Reward Stickers

Teachers in classrooms around the world know how important it is to keep children’s self-esteem high. They do this by rewarding students who show initiative, do well on tests, and sometimes, simply demonstrate kindness. There are many different ways of rewarding these students. In higher grades, it can be more difficult, but often, teachers notice that younger students enjoy simple things. One method of rewards that has stood the test of time is that of reward stickers.

Teachers can find stickers at just about any store, or they can order them online in bulk. Once they have the stickers, there are a number of different ways they can make use of them as a motivation and reward system for students. One very public way of awarding stickers is to buy an incentive and reward chart. This chart hangs on the wall of the classroom and lists all of the students in the first column. Then there are a number of columns to the right where teachers can place the Reward Stickers. At the top, teachers can often write what the sticker was awarded for. One column might be “received a perfect score on a test.”

If teachers don’t want to use the public reward method (and it can backfire, especially if one or two students have few stickers while the rest have a dozen or more), they can always affix reward stickers to each student’s papers before returning them. This way, students are more privately rewarded, but they still get that same excited feeling when they see that gold star or glittering smiley face sticker. Teachers are also given more latitude with stickers here-they could put a reward sticker on a paper that wasn’t quite perfect. This lets teachers give students who need it a bit of encouragement.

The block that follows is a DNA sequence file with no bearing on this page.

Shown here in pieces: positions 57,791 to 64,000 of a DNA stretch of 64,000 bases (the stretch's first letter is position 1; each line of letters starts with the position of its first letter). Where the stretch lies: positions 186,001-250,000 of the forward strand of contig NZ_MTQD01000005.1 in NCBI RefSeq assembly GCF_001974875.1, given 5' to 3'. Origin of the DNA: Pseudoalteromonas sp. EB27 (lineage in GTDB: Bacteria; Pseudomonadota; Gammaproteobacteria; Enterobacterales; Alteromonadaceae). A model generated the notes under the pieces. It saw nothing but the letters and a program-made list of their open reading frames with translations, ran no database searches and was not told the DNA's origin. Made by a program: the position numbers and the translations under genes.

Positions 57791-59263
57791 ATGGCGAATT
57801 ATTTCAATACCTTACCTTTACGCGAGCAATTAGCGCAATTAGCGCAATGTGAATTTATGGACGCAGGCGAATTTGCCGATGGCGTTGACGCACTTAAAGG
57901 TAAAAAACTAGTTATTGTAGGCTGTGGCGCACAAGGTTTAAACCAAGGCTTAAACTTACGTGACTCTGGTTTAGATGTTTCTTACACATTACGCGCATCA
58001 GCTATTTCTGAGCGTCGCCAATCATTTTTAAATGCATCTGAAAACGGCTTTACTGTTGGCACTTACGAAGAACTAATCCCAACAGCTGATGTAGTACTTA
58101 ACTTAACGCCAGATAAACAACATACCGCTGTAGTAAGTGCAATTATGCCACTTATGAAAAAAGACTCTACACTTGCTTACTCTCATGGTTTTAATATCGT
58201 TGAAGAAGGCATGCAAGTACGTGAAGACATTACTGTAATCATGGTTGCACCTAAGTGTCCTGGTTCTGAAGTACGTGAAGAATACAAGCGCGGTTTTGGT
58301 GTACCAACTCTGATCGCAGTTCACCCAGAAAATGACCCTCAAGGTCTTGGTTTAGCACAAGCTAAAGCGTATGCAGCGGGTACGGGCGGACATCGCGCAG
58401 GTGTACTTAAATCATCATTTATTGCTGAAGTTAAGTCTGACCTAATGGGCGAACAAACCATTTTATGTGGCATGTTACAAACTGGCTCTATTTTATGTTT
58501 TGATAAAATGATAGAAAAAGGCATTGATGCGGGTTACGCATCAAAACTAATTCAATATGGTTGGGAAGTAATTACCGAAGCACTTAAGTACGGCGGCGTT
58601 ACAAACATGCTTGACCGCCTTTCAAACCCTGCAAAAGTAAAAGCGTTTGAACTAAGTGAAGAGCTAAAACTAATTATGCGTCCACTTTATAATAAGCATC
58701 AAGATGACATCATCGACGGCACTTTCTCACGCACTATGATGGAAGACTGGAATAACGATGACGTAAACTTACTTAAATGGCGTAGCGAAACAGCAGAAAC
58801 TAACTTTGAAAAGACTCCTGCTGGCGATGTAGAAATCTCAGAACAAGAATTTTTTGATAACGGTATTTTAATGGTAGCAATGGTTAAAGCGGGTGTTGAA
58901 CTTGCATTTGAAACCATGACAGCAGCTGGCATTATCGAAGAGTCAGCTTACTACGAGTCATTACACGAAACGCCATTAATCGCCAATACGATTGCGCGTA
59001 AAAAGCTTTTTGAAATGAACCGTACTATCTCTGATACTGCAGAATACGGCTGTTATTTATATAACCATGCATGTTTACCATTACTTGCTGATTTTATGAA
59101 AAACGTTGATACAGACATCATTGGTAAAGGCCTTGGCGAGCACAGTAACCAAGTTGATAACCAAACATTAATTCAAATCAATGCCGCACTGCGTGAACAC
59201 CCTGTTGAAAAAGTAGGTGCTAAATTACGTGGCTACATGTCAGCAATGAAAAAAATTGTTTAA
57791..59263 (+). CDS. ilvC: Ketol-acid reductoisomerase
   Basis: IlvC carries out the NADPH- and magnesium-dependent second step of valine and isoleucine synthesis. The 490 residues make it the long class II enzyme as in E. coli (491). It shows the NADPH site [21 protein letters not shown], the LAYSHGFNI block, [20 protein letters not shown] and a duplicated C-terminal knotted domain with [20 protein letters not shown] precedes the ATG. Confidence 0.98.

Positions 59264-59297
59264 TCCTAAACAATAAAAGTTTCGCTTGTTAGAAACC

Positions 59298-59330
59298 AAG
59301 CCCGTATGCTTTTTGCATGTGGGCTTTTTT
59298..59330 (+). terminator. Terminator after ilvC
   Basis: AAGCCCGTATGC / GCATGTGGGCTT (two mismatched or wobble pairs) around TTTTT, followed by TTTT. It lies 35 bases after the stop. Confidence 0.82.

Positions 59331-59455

Of course, teachers can go in the opposite direction as well. If a student truly does something outstanding, the teacher may wish to call him or her to the front of the class and present the student with a large sticker that he or she can wear on his/her shirt. This is a way of letting everyone know what a great job that student did. This method of using reward stickers should be kept to a minimum, however, or the reward may start to seem not as important.

What counts as a “reward” sticker? It doesn’t always have to be gold stars or smiling faces. In fact, with today’s trends, those old-fashioned reward stickers may be a little outdated. Instead, teachers can find stickers with just about anything on them: animals, cartoon characters, race cars, and more. They may want to look for stickers that go with certain lessons. For example, if students are asked to name the planets in the solar system, teachers could use outer space stickers as rewards. Then they could give out Christmas themed stickers around the holidays. Teachers might even want to pick up some stickers featuring characters from popular cartoons and movies, especially ones that they know many of their students enjoy.